Shopping with children can be hard work. Parents of two or three children might think it bad, but have you tried shopping with seven?
If possible, I try to avoid doing grocery shopping with the seven kids in tow, not because they are naughty or climbing the store shelves; it is because they like to help (they actually do behave) and many hands does NOT make light work when doing a grocery shop.
For starters, when one has a large family, we don’t just run down to the shops for a
carton bottle of milk and bread…..NO, we almost buy the whole shop out.
When a large family shops, it’s for the sole purpose of stocking up, re filling our shelves and pantry in order to feed our family ~ so we don’t have to make another trip…..for at least 2 weeks (or if you are lucky enough to have the storage area a MONTH).
Early preparation is involved when a large family shops for groceries; the
car van is packed with a jumbo sized eski, shopping bags, boxes etc and we frequent ALDI or bulk shopping stores. We have a plan, a schedule and time frame. We are on a mission, have a goal and want no interruptions.
Of course interruptions are constant whilst taking all seven kids out; and most of the time it is the outsiders that are the problem. People can be so inconsiderate and perhaps they just don’t realise; however we do not need to hear those comments:
“they must be feeding an army” ~ if that be the case, wouldn’t my trolley be full of the bare essentials?
“look at all those kids” ~ you can stop staring now, and please close your mouth and jaw; as I have told my kids your face might stay like that if the wind changes.
“wow, they have two trolleys”? ~ very good, your mathematical skills are impeccable.
Nor do we need those stares and rolling of the eyes (we do see them you know ~ even if we seem preoccupied with the children and pushing our trolleys).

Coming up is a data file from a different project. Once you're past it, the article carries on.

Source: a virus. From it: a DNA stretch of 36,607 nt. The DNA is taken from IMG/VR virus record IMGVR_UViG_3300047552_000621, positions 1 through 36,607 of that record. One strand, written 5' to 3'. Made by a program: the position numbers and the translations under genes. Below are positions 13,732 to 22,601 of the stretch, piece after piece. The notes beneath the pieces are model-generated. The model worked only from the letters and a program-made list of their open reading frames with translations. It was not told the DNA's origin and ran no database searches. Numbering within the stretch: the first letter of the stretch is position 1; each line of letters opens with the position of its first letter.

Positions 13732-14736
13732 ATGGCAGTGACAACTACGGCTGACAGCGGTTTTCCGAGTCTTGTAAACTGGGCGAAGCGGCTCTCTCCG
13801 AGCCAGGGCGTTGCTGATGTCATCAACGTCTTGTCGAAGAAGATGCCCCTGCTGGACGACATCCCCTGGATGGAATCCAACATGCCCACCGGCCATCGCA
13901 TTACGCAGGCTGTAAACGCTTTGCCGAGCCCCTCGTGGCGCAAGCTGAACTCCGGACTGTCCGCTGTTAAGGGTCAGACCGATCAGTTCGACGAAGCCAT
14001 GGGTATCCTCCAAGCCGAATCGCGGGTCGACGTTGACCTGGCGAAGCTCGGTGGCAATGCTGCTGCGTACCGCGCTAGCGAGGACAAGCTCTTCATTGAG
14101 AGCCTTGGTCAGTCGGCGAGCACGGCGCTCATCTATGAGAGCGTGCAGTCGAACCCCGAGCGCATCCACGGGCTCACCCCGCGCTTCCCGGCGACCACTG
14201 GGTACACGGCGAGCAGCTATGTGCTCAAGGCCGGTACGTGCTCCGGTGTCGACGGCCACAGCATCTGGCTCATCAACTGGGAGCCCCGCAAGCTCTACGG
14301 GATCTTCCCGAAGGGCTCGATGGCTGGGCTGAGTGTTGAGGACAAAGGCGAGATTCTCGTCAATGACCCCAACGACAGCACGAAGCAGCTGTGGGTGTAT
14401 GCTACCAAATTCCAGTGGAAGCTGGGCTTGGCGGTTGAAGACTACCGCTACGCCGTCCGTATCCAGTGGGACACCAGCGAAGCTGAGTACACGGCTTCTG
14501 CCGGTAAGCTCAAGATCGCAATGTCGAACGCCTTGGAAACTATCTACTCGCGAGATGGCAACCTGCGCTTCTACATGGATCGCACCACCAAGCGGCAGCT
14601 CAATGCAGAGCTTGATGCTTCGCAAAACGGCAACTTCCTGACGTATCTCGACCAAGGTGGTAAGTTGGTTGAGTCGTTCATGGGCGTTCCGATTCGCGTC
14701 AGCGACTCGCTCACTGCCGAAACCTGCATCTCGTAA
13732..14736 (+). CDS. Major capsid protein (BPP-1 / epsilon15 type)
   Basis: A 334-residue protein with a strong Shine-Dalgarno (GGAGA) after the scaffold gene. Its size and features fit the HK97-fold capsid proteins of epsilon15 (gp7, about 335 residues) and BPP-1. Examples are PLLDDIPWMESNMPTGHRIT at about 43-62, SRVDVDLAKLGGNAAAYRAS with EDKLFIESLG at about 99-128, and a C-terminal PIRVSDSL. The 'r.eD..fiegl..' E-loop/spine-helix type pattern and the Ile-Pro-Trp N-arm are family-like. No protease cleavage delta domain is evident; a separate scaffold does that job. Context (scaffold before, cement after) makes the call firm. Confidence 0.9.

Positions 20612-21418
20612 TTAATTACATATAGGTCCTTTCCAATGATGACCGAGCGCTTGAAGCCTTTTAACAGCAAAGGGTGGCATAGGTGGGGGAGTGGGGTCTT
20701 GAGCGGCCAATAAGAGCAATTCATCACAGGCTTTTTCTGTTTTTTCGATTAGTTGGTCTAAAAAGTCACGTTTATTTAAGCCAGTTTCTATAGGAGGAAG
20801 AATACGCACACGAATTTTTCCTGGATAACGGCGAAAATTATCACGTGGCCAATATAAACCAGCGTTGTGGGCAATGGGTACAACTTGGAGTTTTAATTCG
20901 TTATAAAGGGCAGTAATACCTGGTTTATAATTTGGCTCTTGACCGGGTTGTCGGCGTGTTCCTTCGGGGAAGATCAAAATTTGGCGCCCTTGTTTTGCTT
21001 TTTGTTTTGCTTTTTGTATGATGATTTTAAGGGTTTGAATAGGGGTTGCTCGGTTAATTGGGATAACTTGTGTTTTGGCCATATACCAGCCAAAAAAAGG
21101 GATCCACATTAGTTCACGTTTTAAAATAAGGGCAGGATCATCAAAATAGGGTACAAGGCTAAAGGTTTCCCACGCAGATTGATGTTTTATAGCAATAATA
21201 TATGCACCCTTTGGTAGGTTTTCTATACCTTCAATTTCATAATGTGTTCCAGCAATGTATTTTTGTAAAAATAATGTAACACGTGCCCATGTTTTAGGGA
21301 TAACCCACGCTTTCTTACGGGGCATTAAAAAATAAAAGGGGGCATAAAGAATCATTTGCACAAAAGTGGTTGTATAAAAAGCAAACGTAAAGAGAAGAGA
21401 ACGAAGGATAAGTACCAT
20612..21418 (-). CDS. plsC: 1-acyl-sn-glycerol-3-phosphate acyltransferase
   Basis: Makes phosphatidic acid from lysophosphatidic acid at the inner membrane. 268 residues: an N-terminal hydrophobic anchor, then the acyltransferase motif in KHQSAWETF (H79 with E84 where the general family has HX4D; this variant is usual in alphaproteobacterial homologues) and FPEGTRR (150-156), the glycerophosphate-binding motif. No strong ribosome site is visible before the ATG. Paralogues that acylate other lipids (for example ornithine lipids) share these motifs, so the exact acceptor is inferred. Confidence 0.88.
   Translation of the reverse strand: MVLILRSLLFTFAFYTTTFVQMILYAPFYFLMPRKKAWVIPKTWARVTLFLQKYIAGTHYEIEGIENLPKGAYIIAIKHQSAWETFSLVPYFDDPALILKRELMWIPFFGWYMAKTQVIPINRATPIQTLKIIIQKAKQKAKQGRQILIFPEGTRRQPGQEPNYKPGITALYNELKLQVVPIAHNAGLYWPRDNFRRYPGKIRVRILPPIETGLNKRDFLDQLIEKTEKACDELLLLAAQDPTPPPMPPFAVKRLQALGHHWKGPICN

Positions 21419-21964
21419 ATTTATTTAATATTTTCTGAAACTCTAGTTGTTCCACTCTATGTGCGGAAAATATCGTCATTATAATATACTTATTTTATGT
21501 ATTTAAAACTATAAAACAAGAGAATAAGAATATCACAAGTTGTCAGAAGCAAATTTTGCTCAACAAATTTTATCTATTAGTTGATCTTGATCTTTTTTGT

When we are loading our grocery’s on the ‘treadmill’, those eyes gleam even harder; have you ever thought to help a large family load their groceries once in a while? This would have to be the hardest part about bulk shopping (and at ALDI), it is hard work unloading, than reloading the trolley. The tellers give us a real work out (although, I am not complaining, exercise is a good thing and we get lots of it while shopping at ALDI).
We do on occasion often let someone go in front of us (after all their pile of things are far less than ours); however when you ask me “Are they all yours“? and in front of my children….while I am trying to either load the treadmill or push my overloaded trolley to my car (whilst my children marching along in single file), what are you thinking?
Seriously, who would go to a supermarket to bring home stray kids? (I would rather shop on my own thank you)!
Packing the groceries is also a strain, but with SEVEN helping hands, I must admit it is a little too much help and can be rather cramped for space too.
On the other hand unpacking the car is fantastic; as instead of doing 10 or more runs back and forth from the car to the house, all the extra hands make the job a little quicker (even if some can only carry one item at a time).
Clothing and shoe shopping on the other hand is an adventure for the kids as they love going to department stores (I find it less stressful than the grocery shopping); again, my children behave and stay close by or otherwise the older ones take a little one by the hand and meet us back at a spot. When shopping with children (and many), one must keep an eye on them too. However, I rarely take them all to the shops unless I have too.
So next time, you meet a mother or father in the park, street, supermarket or department store with lots of kids in tow, stop and think before you speak. If you are going to ask “are they all yours“, please use some common sense, and be kind when you ask this. A compliment and a smile goes a long way.
Large families are a blessing; and yes “they are all mine”, and I love them dearly (otherwise, I would leave them at the store for some other mother to collect on her shopping day)!